'Govinda Naam Mera' review: Overtiring watch that gruels your patience
Shashank Khaitan's Govinda Naam Mera arrived on Disney+ Hotstar on Friday. The comedy-thriller stars Vicky Kaushal, Bhumi Pednekar, and Kiara Advani. A consistently soporific film, its "thrills" are needlessly twisted and laughs are few and far between. Despite good performances, it puts your patience to a grueling, crushing test, ending up as a forgettable watch you will find impossible to care for. We review.
An unnecessarily complicated story is at the core
The film follows the journey of the titular Govind Waghmare (Kaushal), a background dancer stuck in the rut of a nondescript existence in Mumbai. He wants to divorce his wife Gauri (Bhumi Pednekar) but the lack of alimony impedes his plans, while his dancer-girlfriend Suku (Advani) dreams of marrying him. Thrown in this chaos is a murder mystery that Govind somehow finds himself in.
'Govinda Naam Mera' may remind you of 'Lootcase'
The opening sequences are a lot similar to Lootcase and even the premise of the two films are somewhat similar, with their protagonists being Mumbai's Everyman—just another face in the crowd, teetering on the edge of invisibility. Both protagonists get engulfed in crimes, too.
Opposite of ideal storytelling: Film 'tells,' doesn't simply 'show'
It says something if, in a film headlined by three mainstream actors, my favorite segment was when (spoiler alert) Ranbir Kapoor showed up, and that encapsulates everything you need to know about the comedy-thriller. On-the-nose storytelling and foreshadowing become icky and to "tell" the viewer everything when one could simply "show," bogs the film down to a point of no return.
The comic elements in the film seldom work
Cringe-inducing moments swim to the surface in one of the first few frames and while the film possibly does this to be "funny," it's a misfire of epic proportions. Constant background score acts as a cue—what if you forget to laugh during hilarious scenes? Alas, they should have evoked laughter, but the jokes fall painfully flat. This makes the movie an invariably weary watch.
Comic-thriller or romance drama? You would never know
The movie's jarring inability to loyally commit to any one genre screams in the viewer's face. Does it want to be a thriller rife with serpentine twists? Does it aspire to thrive on situational and slapstick comedy? Is it centered around a passionate romance? Oh, maybe it's a love triangle? Spend over two hours figuring this out, but you will never know.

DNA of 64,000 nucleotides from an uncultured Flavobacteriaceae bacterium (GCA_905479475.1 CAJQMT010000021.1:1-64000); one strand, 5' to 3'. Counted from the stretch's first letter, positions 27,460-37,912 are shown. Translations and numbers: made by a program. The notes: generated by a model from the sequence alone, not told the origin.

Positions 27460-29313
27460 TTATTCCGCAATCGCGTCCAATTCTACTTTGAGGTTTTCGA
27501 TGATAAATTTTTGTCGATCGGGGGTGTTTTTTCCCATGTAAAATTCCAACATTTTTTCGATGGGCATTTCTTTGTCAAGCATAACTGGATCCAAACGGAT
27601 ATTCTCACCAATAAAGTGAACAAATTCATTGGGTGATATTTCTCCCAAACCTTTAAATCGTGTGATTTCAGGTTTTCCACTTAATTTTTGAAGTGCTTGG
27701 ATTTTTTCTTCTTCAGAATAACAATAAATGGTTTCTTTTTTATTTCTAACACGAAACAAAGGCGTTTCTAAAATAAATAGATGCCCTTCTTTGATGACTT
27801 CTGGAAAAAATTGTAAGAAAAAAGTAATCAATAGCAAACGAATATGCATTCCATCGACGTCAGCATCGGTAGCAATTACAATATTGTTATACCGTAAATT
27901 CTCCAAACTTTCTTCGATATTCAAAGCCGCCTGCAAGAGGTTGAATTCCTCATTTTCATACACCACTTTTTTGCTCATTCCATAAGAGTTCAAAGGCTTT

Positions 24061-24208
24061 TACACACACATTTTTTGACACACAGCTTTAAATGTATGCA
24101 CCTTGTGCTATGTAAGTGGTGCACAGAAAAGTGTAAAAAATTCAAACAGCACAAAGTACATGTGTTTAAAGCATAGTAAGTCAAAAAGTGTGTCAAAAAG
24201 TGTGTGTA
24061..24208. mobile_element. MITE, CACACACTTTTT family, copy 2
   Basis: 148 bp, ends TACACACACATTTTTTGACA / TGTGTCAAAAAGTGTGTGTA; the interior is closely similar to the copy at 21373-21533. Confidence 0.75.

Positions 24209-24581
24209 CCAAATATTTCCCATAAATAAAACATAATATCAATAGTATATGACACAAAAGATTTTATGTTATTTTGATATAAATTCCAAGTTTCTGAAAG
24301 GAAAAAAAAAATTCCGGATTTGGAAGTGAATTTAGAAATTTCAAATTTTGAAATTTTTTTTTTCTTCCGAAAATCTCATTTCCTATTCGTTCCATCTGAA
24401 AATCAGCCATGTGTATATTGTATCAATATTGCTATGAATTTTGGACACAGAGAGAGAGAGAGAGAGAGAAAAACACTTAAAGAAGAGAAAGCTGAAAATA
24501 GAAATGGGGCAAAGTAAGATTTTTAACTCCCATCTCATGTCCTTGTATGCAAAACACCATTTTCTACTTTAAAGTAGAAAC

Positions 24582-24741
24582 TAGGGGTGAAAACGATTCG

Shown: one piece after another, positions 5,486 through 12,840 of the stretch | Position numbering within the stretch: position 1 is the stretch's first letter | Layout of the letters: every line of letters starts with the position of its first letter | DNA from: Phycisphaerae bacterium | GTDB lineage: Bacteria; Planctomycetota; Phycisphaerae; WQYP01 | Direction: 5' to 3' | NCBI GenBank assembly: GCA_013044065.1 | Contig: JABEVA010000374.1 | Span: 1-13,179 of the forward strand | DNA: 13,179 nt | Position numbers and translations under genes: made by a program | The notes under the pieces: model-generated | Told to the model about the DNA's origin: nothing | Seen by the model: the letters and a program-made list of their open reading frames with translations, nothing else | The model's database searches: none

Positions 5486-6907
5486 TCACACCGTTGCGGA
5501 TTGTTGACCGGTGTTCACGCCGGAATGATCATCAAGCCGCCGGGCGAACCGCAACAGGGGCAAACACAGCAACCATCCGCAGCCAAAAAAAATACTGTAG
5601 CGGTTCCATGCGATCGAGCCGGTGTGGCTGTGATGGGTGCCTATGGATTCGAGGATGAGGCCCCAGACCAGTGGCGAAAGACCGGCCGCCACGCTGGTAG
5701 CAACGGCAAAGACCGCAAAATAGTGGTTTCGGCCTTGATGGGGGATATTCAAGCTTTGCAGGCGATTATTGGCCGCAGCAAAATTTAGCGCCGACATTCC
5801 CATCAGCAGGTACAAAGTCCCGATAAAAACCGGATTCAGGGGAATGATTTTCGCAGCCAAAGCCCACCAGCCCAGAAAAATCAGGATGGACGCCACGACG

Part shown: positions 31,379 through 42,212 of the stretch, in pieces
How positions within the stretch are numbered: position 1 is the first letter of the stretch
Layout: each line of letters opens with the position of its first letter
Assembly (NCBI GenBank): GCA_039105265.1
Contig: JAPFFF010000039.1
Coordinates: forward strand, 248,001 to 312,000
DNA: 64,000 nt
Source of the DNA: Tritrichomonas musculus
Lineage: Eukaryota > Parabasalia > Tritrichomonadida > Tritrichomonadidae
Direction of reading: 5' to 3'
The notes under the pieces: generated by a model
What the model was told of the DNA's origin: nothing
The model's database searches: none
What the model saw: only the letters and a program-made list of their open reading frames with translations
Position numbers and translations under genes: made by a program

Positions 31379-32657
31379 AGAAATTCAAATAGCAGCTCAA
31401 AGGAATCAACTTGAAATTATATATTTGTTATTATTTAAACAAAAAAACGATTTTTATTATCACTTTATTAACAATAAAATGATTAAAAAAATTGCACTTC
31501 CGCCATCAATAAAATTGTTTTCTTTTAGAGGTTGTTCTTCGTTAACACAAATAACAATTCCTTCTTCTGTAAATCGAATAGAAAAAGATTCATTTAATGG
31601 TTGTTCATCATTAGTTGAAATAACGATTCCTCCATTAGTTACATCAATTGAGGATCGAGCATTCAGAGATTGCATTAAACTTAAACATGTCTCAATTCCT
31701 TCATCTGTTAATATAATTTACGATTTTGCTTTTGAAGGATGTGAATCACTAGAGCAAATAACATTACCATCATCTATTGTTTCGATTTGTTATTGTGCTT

Stereotypical characters fall down a slippery slope
An otherwise electric Pednekar has been reduced to a bundle of tropes and stereotypes. The film fails to grasp the possibilities right in front of it, and she has been reduced to a nagging Marathi wife who rules her husband with an iron fist. Coming to the thrills, they are so convoluted and awkwardly placed that they seem like a last-minute addition, an afterthought.
Dayanand Shetty, meta Bollywood reference help the film in parts
Now, the parts that kept me awake. I was particularly glad to see Dayanand Shetty, who, despite playing his same old CID character, doesn't let your attention waver. Some sequences brim with several popular songs from both the contemporary and the era gone by, and they bring a sense of respite and frolic amidst raucous cacophony. Few meta references have been peppered throughout, too.
Kaushal tries his best, alas...
Kaushal tries his best to breathe life into this sleep-inducing affair, but try as he might, he cannot single-handedly tighten a narrative that's all over the place, almost beyond repair. While Advani does justice to her role, Pednekar deserved a lot more screentime. Sayaji Shinde as the quintessential Mumbai don and Renuka Sahane as Waghmare's mother, too, get into the skin of their characters.
Not a fun or escapist watch; can entirely skip
This overcrowded film adjusts five characters in a scene that has space for only two; I had to rewind at least twice to fathom when some of them explained their needlessly bewildering puzzles. One can sniff twists from miles away, and by the time the final curtain drew, my patience had already worn thin. Vicky Kaushal deserved better. Govinda Naam Mera gets 1.5/5 stars.